Personally, the most inspiring aspect about the training session is that my legal colleagues in Kenya contributed to the course. Meaning not only could my colleagues and our paralegals in Kenya share their knowledge and experiences, but many could relate to the trainees, having once before been sat in a prison office, learning the law for the first time.
Sheriff Jallow, one of our first paralegals trained in The Gambia shared after the international sessions: "It was very interesting; I had more experience from those people because they have been there before me. I have learnt a lot from their experience and the classes they taught us.
"It was very interesting and if you listen to their story, it motivates you more to do what you want to do."
Once the paralegals complete the three-week training, they staff the legal desks established in Mile II prison by the National Agency for Legal Aid and the Gambia Bar Association. They’ll provide free legal advice and information to defenceless clients under the supervision of the local legal fraternity.
Three months after our official launch in The Gambia, Tim Bisong provided a quick tour around the first legal office.
Reuniting with the team.
Earlier this year, I was able to travel with our Founder and CEO Alexander McLean to visit our colleagues and partners in The Gambia. The first time since the start of the pandemic. It was gratifying to be back, working face to face, after two years.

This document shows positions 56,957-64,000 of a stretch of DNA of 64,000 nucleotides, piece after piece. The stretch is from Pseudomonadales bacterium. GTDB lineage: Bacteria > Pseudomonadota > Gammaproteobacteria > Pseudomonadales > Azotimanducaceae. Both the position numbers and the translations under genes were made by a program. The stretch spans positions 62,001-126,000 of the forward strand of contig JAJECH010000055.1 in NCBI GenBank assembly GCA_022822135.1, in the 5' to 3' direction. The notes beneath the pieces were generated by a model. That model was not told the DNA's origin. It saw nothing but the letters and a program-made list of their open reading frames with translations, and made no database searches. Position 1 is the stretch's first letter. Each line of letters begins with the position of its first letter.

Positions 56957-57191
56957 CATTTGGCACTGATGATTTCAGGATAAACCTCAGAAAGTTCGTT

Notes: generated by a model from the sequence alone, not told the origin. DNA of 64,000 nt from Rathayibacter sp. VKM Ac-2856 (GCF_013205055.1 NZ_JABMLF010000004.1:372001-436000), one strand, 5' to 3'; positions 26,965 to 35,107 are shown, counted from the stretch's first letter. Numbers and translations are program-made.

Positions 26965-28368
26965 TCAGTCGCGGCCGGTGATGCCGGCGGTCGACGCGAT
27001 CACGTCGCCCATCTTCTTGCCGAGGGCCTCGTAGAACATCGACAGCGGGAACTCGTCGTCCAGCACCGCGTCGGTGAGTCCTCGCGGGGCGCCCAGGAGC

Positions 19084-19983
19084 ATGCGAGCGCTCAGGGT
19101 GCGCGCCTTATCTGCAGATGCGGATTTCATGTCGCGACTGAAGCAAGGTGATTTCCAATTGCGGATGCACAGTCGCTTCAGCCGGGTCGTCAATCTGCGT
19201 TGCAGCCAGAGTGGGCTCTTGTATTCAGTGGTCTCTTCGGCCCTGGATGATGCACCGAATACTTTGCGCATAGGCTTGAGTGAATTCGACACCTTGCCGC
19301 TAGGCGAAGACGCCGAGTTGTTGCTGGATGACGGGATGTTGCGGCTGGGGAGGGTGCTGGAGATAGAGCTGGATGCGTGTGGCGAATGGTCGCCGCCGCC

We were invited to the official opening ceremony for the legal fraternity, to mark the start of the 2022 legal year. It was exciting to see so many committing themselves to justice.
We’ve made a lot of progress, but during our trip we witnessed a need for us to work even harder. We visited the remand wing which is extremely cramped. The overcrowded conditions were difficult to witness. But I found hope in seeing leaders of The Gambia committing to easing overcrowding.
We were honoured to speak with the Chief Justice and other members of the judiciary about our progress. They have been promoting our work in the country, and together we are pushing forward towards access to justice for all.
Success and looking to the future.
Up until we started working almost 60 per cent of people in prison in The Gambia were on remand, awaiting their trial. For the first time, in March 2022 the remandee population has reduced to less than the convicted population. Dropping by 23 per cent since the beginning of 2022. The overall prison population has remained the same. Potentially meaning more people could be having their case heard and accessing justice.
We believe in ambitious goals. By 2024, we want to see the population of detainees decreasing to permanently meet the remand wing capacity. And for every person awaiting trial to have their day in court within the legal time limit, with adequate representation. I know we can make this happen. We've already expanded our work in The Gambia, we now have legal offices in all of the country's three prisons.
Today, we work within 32 prison communities across Africa. In the future? Our model is scalable to sex workers in Thailand, street children in Brazil, migrant and refugee communities across Europe, or immigrant construction workers in the Middle East. We want to take legal knowledge and services to these margins of society. And ensure that 1,000,000 defenceless people in conflict with the law get a fair hearing by 2030.
We’re building momentum as others join us, helping us to expand our disruptive, transformative model. Challenging the unjust status quo and reforming justice institutions from the ground up.
I can’t wait to have others join our movement.
Director of Growth